Amy Adams on the serious side of conning in 'American Hustle' - Metro US

Amy Adams on the serious side of conning in ‘American Hustle’

Amy Adams

In “American Hustle,” all of the characters — grifters, FBI agents, shady politicians, all involved in the notorious Abscam operation of the 1970s — are trying to be something they’re not. It’s like acting. But for Amy Adams, who plays Sydney, a con artist who pretends to be English, first to fleece people out of art then to stay ahead of the feds, it’s more than that.

“She wants to be anyone than who she is. And that’s where you meet her. She’s already at a point of reinvention,” Adams explains. Sydney falls instantly in love with Christian Bale’s equally duplicitous Irving Rosenfled. “She meets Irving and he presents to her who she wants to be. He sees her as smart, he sees her as intelligent, he sees her as a lady. She feels found. And then he betrays her. That’s not cool.”

Sydney winds up in league with Bradley Cooper’s overzealous FBI agent. To Adams — who also appears in this season’s Spike Jonze film “Her” — this is about more than just revenge. “I think there are moments in going back and forth [between them] in which she’s not sure how she feels,” she says. “She’s not torn between two men so much as she’s torn between truth and lying. Is she going to believe a lie she herself helped create, or is she going to believe the truth? The truth hurts; the truth is a lot harder.”

Getting into those ‘70s dresses helped get her into character, but it’s more than that. “I was trained as a dancer. It’s always been how I tell stories, through my body. I always find movement in a character,” she says. “I knew she was going to be a sexual being. I thought about people who have an elegance with their sexuality, a power through their sexuality. It was through dancing that I started to feel her. I thought about Ann-Margret and Cyd Charisse, these dancers who were in control because of the way they moved their bodies.”

“Hustle” director David O. Russell has a checkered history with actors. George Clooney felt “Three Kings” was so difficult he swore off working with Russell ever again. The director was scandalized after it got out, with video proof, that he blew up on Lily Tomlin on “I Heart Huckabees.” And yet actors flock to him, no less because he’s since directed three of them (Bale, Melissa Leo and Jennifer Lawrence) to Oscars, and others (Adams included) to nominations. He also has a reputation for pushing them to extremes.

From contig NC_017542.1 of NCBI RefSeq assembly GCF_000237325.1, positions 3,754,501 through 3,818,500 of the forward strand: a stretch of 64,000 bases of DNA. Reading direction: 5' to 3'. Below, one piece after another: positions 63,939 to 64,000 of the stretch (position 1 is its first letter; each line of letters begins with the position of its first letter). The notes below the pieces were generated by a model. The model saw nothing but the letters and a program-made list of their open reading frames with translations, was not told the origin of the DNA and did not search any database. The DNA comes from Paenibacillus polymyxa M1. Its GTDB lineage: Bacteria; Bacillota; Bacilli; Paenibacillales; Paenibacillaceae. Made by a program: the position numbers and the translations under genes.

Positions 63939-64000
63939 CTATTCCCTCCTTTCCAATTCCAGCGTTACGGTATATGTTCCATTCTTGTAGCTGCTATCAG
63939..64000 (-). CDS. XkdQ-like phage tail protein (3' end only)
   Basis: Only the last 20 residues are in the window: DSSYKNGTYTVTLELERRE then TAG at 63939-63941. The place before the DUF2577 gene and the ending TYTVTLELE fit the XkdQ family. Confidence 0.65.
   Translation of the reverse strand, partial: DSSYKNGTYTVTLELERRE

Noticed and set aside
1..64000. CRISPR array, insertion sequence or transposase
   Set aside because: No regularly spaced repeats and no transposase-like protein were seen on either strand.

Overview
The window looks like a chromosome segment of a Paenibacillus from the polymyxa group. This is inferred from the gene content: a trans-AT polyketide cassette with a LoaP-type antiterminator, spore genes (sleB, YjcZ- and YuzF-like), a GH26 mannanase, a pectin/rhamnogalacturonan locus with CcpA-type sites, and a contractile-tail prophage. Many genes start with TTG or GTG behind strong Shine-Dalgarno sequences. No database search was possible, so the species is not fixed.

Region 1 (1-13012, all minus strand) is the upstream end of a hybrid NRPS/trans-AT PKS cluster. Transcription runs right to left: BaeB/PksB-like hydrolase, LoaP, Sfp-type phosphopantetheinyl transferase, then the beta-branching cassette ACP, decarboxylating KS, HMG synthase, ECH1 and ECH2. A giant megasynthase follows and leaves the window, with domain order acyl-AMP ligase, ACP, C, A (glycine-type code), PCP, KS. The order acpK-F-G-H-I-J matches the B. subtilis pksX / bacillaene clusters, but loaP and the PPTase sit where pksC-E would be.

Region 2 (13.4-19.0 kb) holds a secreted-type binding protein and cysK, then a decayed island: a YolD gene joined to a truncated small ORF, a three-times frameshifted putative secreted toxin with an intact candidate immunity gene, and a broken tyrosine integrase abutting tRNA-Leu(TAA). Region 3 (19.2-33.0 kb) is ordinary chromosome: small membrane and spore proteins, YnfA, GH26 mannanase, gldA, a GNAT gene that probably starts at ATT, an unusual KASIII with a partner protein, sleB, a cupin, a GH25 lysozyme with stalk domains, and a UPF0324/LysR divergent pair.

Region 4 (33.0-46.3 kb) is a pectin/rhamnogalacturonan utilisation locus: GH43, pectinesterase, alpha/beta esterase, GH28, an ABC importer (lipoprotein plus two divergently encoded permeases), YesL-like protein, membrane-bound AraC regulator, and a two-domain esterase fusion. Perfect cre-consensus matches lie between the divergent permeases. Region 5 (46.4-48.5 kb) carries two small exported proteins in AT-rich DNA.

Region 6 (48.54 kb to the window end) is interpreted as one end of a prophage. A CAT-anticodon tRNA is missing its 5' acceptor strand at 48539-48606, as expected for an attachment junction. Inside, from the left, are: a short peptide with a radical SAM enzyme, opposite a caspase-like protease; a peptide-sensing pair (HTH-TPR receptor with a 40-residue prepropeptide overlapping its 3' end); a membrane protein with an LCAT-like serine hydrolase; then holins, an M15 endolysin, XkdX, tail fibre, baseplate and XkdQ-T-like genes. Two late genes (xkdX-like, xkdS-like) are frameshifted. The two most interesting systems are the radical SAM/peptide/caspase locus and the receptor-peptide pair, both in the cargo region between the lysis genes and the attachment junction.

But Adams sees it differently. “I feel [David] exemplifies reality. He doesn’t push it. He shows reality,” she claims. “Not everything in reality is subtle and slow. When I lose my cool it is over the top. In life, Amy is over the top at times. That’s how we are as humans. He finds the moments in people’s lives when this extreme is the truth for these characters.” And he does something else. “David always makes sure his characters are multidimensional, and his women — thank you, David — are multidimensional.”

Inevitably, much ink has been spilled over a brief, lipstick-smearing kiss that Jennifer Lawrence, as Bale’s jilted wife, plants on Adams. It was Adams’ idea. “I feel like Jennifer made that contribution,” she says, though. “I came up with the idea, but she executed it in a way that felt driven purely by the character. It didn’t feel like a moment where two girls are going to kiss onscreen. It was from somewhere emotional. She killed it. And the laugh she gave after? Come on. Jennifer executed it in a brilliant way that sells it comedically and dramatically. It doesn’t feel like it shouldn’t be in there. It feels organic.”

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